Wednesday, October 24, 2012

A touch of the crazy.

I feel like I'm going a bit mad. Maybe this is something I should be talking to my health visitor about (did I mention the NHS sends medical professionals to your HOME during the postpartum weeks over here?), but why not discuss it with the blogsophere, right? I'm pretty sure I know the source of the problem anyway.

I made the conscious decision to stop writing about a week before the boy was born. Like I explained before, it was an attempt to savor -- rather than document -- the moment. Well, three blogs and a mere three pages scrawled in my journal later, I'm pretty sure not writing was a bad decision.

My brain is backlogged.

I've got lots on my mind and no outlet.

I've got pictures to post, people to thank, and stories to share.

I lie awake making lists and worrying, but I can't get anything done.

Basically, I've got a touch of the crazy.

Sleeping has not been my forte lately, but it's not because the boy has been keeping me up. He's actually a pretty decent sleeper. I've just been unable to fall asleep, despite my attempts at self-hypnosis and various relaxation CDs.

Today I'm making an earnest attempt to revert to the journal. I think if I can just pour my crazy onto the paper, I'll feel more like myself. In the mean time, if I've ignored your messages, ignored your phone calls, or inadvertently hurt your feelings, I am really, really sorry.

But enough of that ... how about instead of more moping, I post a few pictures of some sweet moments over the past month?






Monday, October 22, 2012

Surprise visitor and baby belly.

I love surprises, but I normally prefer being the one to plan and execute -- not the receiver (see me in action when I flew home without anyone's knowledge!). Every so often, my friends get together and pull one over on me. Last summer, my college roommate flew in from Austin for my birthday -- just a week before my wedding -- to treat me to a spa day. And, yes, she flew BACK to Louisville less than a week later to be my Matron of Honor.

I got another fantastic surprise one Sunday morning after the baby arrived, when Tyra knocked on my bedroom door . She'd been telling for weeks how bummed she was that should couldn't come visit me and the new baby. I don't know if she's a good liar, or if it's just easy to trick me over text message, but I believed her.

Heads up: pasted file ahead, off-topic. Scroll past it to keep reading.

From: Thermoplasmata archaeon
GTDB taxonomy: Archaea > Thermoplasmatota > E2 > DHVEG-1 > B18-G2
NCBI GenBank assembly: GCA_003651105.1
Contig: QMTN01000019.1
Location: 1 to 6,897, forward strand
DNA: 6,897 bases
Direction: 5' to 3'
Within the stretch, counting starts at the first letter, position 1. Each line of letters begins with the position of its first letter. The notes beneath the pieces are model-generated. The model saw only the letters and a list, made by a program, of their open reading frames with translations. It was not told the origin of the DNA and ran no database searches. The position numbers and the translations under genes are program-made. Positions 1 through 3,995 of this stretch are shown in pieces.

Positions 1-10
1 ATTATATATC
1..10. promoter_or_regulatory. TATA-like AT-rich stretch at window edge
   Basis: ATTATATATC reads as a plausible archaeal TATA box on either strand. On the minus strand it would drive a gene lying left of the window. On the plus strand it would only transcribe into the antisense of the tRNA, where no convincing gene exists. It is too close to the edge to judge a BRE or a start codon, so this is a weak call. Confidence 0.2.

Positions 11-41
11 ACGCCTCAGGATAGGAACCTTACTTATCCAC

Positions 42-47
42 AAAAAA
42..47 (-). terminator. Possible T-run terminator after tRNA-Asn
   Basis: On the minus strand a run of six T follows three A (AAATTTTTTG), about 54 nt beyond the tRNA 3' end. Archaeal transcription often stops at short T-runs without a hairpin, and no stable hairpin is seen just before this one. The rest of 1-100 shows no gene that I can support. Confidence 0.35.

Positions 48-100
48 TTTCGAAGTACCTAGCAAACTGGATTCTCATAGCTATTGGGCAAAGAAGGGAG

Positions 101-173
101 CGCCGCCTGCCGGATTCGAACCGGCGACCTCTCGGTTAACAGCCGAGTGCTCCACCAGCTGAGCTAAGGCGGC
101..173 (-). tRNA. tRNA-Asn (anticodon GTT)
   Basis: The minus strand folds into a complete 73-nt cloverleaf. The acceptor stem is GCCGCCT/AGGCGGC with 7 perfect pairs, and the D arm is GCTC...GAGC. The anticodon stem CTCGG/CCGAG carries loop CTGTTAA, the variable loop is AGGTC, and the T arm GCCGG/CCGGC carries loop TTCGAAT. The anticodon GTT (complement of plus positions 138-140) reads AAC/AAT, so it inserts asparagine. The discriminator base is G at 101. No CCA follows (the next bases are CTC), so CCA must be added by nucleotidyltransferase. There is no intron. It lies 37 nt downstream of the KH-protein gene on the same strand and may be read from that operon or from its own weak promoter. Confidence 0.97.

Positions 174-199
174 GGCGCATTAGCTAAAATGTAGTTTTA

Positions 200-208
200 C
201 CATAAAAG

Need a spot of baby belly to brighten your day?
It was perfect timing, as I was deep in the baby blues and really missing my friends. She was only here for a couple of days, but it was enough time to take us out for some great meals, sing bawdy sea shanties to the boy, rub his baby belly, and catch up on Downton Abbey. Come to think of it, she may have actually flown 4000 miles across the ocean for the sole purpose of previewing Season 3...

Surprise! I've come to hold the baby, while you take a nap.

Thursday, October 18, 2012

The Whiskey Monster, the Dish Fairy, and video of my boy.

It's quiet in the Kaelin/Caldwell household this week. Our wee boy (you have to say "wee" if you are in Scotland) was born on the 16th of September, and we've had non-stop house-guests since he was 5 days old. It's been fantastic.

My mom was the first to arrive, and I was a weepy mess greeting her as she got off the train. She slept on an air mattress in our one-bedroom flat for two weeks, all the while cooking us dinners and taking the 6am shift of baby-holding during those early days when he refused to sleep anywhere but someone's arms (can you blame him?).